Who's Afraid of SpongeBob Squarepants? | Russell Moore

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Who’s Afraid of SpongeBob Squarepants?

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The SpongeBob controversy is now behind American evangelicals. But, before we get too far beyond it, perhaps we should ask: what happened here? If all one knew about the controversy was what one heard on CNN and other media outlets, one might think that Focus on the Family head James Dobson was a cantankerous conspiracy theorist. After all, isn’t calling SpongeBob a homosexual along the lines of earlier cranks who speculated about the sexuality of Bert and Ernie or Batman and Robin?

That is, until one reads what Dobson actually said about SpongeBob. His argument carried far more nuance, and more force, when read in context. No one is saying that there is a gay agenda behind every corner, but can we really deny that Dobson has a point? After all, the sexual revolution’s hijacking of our cultural heroes extends all the way to Abraham Lincoln—now supposedly a “gay” icon. So why should it not extend to an animated sponge? It is hard not to acknowledge that Dobson is on to something, no matter how his concerns are caricatured by commentators from Bill Maher to James Carville.

What if Dobson is right, and pop culture is intentionally using even the most benign of media, cartoons, to promote a worldview? The left-wing magazine, The Nation, recently asked why cartoons are such subjects of controversy for conservative Christians. The story looked at the SpongeBob controversy and at the ensuing discussion of “Buster Bunny” on PBS visiting a lesbian couple in Vermont. Incredibly, the magazine’s cover featured the image of SpongeBob crucified, quite possibly the most offensive image possible to evangelicals and Roman Catholics.

The answer to such things is not to become the conspiracy theorists the media falsely accuses Dobson of being. But evangelicals should listen to Dobson’s warning that every form of media should be interpreted through the grid of a Christian worldview—including cartoons. We should understand that every form of art, including animation, is coming from a set of presuppositions about the world. There is no objective standpoint from which an artist, including a cartoonist, can stand and interpret reality.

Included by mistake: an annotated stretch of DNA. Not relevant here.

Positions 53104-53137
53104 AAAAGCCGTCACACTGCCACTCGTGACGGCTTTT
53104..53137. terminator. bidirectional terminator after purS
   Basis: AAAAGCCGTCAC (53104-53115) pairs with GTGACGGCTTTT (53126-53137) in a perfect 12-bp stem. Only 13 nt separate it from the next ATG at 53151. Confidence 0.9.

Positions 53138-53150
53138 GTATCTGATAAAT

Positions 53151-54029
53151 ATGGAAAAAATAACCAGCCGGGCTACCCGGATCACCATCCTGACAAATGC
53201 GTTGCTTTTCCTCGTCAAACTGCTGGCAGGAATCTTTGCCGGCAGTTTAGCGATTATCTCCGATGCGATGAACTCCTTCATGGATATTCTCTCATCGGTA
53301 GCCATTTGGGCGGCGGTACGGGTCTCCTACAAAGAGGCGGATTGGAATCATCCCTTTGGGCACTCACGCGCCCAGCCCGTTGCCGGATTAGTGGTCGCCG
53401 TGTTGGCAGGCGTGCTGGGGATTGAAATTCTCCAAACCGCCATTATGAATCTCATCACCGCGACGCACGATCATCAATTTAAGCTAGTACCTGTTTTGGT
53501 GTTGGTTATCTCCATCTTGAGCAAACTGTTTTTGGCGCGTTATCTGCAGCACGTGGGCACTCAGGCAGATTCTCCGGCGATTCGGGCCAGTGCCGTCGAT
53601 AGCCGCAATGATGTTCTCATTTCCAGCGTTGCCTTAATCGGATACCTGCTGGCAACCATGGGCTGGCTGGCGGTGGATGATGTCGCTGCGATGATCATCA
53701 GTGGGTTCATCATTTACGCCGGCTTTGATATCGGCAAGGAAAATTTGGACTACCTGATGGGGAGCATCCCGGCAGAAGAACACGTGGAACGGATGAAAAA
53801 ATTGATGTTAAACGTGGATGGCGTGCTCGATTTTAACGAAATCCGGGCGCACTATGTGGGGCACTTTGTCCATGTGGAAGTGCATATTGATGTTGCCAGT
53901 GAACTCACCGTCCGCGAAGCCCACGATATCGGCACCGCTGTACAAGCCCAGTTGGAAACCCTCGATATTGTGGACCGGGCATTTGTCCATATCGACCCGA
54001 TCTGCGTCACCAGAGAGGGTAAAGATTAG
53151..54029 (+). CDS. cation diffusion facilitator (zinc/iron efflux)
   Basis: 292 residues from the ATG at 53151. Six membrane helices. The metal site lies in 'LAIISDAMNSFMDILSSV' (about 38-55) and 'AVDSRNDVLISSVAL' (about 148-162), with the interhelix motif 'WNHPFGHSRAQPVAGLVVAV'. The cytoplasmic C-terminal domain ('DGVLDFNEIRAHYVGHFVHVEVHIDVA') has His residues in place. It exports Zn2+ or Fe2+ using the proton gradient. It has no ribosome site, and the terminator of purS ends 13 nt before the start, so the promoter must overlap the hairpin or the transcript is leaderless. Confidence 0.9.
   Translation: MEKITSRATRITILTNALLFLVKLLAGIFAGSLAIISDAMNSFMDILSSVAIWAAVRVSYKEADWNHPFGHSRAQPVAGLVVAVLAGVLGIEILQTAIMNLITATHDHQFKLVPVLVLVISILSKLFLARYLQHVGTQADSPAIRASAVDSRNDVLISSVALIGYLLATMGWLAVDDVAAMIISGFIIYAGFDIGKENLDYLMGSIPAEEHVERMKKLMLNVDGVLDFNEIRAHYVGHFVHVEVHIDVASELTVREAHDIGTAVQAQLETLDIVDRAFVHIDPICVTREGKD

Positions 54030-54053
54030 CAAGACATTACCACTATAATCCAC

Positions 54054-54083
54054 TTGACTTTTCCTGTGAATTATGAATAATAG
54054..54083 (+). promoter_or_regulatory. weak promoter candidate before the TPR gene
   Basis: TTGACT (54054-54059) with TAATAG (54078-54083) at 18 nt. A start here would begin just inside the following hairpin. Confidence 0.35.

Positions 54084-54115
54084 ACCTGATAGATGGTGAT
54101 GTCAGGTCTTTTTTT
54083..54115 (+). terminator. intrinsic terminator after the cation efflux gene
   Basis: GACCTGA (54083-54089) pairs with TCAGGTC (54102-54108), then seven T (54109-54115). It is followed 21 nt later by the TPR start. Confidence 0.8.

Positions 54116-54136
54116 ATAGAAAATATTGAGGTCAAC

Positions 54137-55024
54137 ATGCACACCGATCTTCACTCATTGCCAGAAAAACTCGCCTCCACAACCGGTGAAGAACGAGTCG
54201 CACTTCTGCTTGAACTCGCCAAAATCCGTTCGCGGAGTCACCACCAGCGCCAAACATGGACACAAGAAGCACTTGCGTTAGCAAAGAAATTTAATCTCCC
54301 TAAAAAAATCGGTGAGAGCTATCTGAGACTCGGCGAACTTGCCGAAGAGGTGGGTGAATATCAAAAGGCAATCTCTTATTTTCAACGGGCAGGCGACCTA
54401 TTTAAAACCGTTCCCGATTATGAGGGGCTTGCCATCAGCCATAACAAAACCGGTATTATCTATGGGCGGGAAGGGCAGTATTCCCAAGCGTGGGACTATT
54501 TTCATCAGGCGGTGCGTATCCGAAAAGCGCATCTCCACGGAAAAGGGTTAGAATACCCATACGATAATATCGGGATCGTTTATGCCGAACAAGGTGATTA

Dobson’s concerns about the makers of SpongeBob, and the even more troubling example of Buster and the lesbians, should remind parents of a responsibility to create an atmosphere in which the gospel is more compelling than moving images on a television screen. And it also means that churches should call and compel Christians to explore vocations in the arts—including in animation and cartooning. This means not simply to create a born-again version of SpongeBob, but to create art that sees the world through the grid of creation, fall, and restoration.

Until then, we really shouldn’t be surprised if Hollywood animators give us New Age environmental pantheism and gender ambiguity. After all, that’s the way our culture views the world. We really shouldn’t be surprised if the next generation has to endure The Intimate Life of Clark Kent and Jimmy Olsen. But that doesn’t mean that we have to soak it up, like pop culture sponges. Let’s understand what time it is, and let’s work for art that captures the true, the good, and the beautiful—even on Saturday mornings.

We live in a fearful and cowardly time. The crisis we face is not a crisis of clarity but a crisis of courage.

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About Russell Moore

Russell Moore is president of the Ethics and Religious Liberty Commission of the Southern Baptist Convention, the moral and public policy agency 
of the nation’s largest Protestant denomination.

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